NEWS | June 22, 2021

WANG chemical company conducts annual training

By Joseph Siemandel, Joint Force Headquarters - Washington National Guard

RICHLAND, Wash. – Given its mission, the 792nd Chemical Company is trained for a variety of unexpected situations. However, the last year presented unimaginable challenges that placed training on hold.

“I have been here three years,” said Capt. Brandon Cheney, commander of the Washington National Guard's 792nd Chemical Battalion, based out of Grandview. “The first year of my command, we supported a National Training Center rotation. Last year we were supporting the state’s COVID-19 response. This year is our first year we were able to train on our specialization skills. Our Soldiers were eager to gear up and start training again.”

As part of its annual training plan, the unit contracted with the HAMMER Federal Training Center, which provides realistic, hands-on, up-to-date training on different roles a Chemical, Biological, Radiological and Nuclear specialist would conduct.

“Our Soldiers are able to get training in both a realistic field environment and in the classroom, so the facility is a great resource,” said Cheney.

While much of the unit was part of the COVID-19 response the past 15 months, 40 Guard personnel took part in a number of different drills, including a man-down and chemical sampling exercise.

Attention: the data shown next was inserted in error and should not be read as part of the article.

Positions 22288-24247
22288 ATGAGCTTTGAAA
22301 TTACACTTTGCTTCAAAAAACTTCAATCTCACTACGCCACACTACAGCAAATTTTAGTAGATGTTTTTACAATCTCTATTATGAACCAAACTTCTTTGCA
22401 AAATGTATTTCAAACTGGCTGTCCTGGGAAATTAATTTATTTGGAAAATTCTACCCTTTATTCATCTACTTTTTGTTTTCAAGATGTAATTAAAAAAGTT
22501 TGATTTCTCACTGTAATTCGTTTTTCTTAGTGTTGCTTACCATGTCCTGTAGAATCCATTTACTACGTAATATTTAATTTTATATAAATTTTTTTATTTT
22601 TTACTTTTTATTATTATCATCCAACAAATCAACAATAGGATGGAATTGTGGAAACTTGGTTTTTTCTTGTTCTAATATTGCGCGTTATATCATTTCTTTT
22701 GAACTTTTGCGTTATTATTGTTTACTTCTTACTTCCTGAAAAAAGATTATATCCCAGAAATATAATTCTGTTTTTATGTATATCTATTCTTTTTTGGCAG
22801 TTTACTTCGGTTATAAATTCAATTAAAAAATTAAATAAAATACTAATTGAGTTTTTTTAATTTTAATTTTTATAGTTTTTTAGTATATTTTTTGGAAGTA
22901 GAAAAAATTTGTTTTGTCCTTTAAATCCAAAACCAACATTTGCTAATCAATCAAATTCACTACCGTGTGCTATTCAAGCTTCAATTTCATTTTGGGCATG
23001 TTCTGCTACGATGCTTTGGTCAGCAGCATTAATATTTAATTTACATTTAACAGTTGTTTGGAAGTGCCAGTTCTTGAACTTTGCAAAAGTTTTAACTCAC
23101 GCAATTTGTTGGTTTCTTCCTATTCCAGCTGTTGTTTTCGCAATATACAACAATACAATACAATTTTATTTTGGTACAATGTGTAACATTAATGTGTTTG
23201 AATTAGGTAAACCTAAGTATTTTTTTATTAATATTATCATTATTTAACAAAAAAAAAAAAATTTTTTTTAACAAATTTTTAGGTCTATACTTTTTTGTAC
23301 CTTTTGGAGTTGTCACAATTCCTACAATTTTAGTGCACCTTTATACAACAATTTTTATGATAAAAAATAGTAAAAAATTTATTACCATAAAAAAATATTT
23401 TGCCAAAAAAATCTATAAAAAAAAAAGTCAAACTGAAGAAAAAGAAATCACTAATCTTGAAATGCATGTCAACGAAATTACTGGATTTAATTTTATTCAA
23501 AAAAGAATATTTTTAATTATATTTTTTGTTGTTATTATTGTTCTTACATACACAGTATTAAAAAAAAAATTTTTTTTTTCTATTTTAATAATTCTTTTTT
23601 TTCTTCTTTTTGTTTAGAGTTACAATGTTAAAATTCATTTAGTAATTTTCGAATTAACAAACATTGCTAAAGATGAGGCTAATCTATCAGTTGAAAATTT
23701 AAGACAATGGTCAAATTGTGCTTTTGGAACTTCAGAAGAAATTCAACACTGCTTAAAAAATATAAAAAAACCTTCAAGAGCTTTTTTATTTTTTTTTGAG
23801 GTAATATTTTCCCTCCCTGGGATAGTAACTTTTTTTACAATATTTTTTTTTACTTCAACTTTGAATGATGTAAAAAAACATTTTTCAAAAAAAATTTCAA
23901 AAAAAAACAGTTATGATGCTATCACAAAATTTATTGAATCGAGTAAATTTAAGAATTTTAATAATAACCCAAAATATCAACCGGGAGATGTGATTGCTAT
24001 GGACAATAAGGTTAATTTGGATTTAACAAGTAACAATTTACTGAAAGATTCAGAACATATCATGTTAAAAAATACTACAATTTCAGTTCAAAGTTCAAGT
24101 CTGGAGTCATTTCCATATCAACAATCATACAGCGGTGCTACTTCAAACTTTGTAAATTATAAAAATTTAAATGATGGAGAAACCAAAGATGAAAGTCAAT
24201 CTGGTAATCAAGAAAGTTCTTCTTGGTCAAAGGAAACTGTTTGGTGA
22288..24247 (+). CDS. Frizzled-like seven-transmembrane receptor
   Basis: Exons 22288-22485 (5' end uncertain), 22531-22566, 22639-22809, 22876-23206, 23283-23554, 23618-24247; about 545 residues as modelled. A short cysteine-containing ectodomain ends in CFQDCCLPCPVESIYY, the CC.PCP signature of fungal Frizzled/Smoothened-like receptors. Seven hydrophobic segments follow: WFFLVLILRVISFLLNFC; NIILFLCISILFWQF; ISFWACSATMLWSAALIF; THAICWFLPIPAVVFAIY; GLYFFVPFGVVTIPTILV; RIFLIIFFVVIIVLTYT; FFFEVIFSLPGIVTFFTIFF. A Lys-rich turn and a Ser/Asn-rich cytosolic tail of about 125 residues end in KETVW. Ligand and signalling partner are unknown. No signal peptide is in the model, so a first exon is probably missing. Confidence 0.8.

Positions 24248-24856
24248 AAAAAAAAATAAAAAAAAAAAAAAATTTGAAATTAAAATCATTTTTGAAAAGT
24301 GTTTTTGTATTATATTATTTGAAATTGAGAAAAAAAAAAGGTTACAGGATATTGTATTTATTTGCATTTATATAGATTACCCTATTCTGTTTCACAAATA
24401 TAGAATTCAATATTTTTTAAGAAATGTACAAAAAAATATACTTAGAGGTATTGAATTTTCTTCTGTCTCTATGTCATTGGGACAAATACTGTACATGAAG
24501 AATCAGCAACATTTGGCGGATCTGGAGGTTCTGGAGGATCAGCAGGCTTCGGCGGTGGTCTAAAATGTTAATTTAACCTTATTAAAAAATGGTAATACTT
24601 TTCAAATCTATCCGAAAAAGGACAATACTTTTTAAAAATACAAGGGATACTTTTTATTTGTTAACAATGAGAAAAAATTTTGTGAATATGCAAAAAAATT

“The man down exercise puts our teams in a high-stress, low-light environment where they have to find and extract an injured team member in a contaminated environment,” said Cheney. “We pump fog into the obstacle lane and create a sense of stress for our Soldiers.”

Staff Sgt. Darin Munhall, the unit’s training noncommissioned officer, used to be with the 10th Civil Support Team and says his years on the 22-person CST bring knowledge to the team’s exercises.

“We are taking things we did with the CST and providing it to our traditional Guardsmen,” said Munhall.

In the chemical sampling exercise, Guardsmen gather samples from a suspected domestic terrorist work area. The exercise includes lab equipment, photos of targets, hit lists and mysterious powder.

“It is similar to what you might have done in science class, except you are helping the authorities paint a picture,” said Cheney. “Overall, this is invaluable training, and I’m glad our Soldiers got the chance to do this.”